LSU Press Releases “The Dalai Lama’s Secret and Other Reporting Adventures: Stories from a Cold War Correspondent”
Book chronicles career and worldwide exploits of award-winning journalist Henry S. Bradsher
BATON ROUGE – For more than a quarter of a century, award-winning journalist Henry Bradsher reported stories from around the world. In this lively and engaging account, Bradsher recounts episodes from a distinguished career that took him to the Himalayas, the jungles of Bhutan, Kremlin caviar receptions, China’s Forbidden City, and the battlefields of Vietnam. Throughout “The Dalai Lama’s Secret and Other Reporting Adventures: Stories from a Cold War Correspondent,” available from LSU Press, Bradsher emphasizes the unpredictability of a correspondent’s life and the strains, perils, and privileges of standing witness to momentous world events.
In South Asia, Bradsher reported the Dalai Lama’s escape from Tibet in 1959 and the last five years that Jawaharlal Nehru led India – with a side trip to hunt tigers in Nepal with Queen Elizabeth. In Moscow he covered the downfall of Nikita Khrushchev, and he later suffered the KGB bombing of his car in response to his tenacious reporting. His incisive coverage from Hong Kong led Chinese officials to label Bradsher as “the most despicable” journalist. But after a power shift, they welcomed him as the first American journalist allowed to work in China in more than a year. Bradsher predicted and reported Bangladesh’s independence struggle, and he worked in the Middle East, covering Egyptian-Israeli peace arrangements.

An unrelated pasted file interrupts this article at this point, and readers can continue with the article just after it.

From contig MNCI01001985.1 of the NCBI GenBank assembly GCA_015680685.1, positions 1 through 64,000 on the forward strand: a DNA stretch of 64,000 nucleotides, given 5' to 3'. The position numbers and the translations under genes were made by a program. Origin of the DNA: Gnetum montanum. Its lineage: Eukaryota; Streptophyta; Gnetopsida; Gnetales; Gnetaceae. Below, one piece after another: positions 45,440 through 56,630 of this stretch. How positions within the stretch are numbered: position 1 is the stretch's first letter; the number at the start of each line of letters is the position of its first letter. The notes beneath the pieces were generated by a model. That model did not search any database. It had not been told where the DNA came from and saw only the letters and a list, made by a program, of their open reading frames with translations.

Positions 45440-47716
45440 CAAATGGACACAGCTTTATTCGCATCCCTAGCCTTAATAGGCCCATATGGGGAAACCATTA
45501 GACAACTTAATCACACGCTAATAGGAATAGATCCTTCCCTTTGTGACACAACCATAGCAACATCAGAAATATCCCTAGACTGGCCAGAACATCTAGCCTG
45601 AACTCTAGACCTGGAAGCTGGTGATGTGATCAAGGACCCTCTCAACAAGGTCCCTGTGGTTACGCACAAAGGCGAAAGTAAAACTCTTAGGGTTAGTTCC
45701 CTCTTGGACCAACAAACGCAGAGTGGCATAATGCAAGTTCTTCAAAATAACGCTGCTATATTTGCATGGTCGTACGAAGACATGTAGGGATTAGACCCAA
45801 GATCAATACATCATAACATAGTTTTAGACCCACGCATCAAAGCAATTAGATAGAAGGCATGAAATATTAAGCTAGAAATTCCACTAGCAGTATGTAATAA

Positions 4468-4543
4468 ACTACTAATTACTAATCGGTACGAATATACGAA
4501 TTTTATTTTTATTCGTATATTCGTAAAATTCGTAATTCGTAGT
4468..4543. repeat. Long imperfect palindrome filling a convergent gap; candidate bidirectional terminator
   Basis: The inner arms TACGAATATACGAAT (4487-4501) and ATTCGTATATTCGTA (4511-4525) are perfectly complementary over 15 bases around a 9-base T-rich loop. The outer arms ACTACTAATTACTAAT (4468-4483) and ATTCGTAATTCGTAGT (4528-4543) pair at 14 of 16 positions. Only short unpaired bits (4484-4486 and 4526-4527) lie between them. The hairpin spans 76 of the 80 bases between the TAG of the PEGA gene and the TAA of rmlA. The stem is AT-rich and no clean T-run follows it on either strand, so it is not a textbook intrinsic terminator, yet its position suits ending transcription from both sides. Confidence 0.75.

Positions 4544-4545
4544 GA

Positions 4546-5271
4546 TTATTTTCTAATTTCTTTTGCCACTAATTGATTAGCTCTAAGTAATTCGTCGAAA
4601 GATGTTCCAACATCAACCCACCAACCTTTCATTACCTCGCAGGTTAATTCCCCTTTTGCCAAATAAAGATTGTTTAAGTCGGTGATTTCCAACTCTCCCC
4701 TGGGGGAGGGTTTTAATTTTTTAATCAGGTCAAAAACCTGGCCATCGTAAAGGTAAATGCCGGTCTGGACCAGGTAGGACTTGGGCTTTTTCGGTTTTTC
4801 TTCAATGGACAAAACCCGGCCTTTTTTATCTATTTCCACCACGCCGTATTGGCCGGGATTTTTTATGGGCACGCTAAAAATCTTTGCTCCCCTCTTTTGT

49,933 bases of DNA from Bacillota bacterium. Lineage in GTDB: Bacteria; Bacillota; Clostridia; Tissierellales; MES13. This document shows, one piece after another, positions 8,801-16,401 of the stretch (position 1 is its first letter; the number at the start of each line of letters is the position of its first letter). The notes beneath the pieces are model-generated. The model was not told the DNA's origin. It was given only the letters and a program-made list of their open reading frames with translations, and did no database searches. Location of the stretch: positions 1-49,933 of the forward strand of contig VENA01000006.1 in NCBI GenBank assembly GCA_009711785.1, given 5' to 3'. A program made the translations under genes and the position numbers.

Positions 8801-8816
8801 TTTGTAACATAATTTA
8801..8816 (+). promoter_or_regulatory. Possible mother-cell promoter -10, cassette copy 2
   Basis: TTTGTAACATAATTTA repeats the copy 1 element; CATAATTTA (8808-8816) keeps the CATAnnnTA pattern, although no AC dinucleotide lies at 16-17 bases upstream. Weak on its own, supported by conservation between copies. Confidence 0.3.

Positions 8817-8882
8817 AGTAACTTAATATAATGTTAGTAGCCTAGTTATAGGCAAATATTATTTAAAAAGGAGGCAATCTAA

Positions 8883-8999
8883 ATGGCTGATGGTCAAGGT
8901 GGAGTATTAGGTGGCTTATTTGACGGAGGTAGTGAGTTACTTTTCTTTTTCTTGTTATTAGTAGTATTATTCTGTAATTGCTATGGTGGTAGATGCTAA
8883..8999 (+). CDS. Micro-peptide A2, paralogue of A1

Access to the events that shaped the Cold War also led to Bradsher’s meeting many world leaders, including Nehru, Khrushchev, Leonid Brezhnev, Zhou Enlai, Richard Nixon, Gerald Ford, Jimmy Carter, Ronald Reagan, Anwar Sadat, and Menachem Begin. Although Bradsher’s reporting riled officials in Moscow, Beijing, and even the United States – prompting Henry Kissinger’s attempts to thwart the publication of his reports – history has proven its accuracy. Bradsher’s relentlessness in his own work accompanied a profound respect for fellow journalists worldwide who endanger themselves to keep the public informed.
Bradsher, a correspondent for the Associated Press and the Washington Star, was a Pulitzer Prize finalist for international reporting in 1972 and won the George Polk Award for Foreign Reporting in 1973. Now retired, he lives in Louisiana.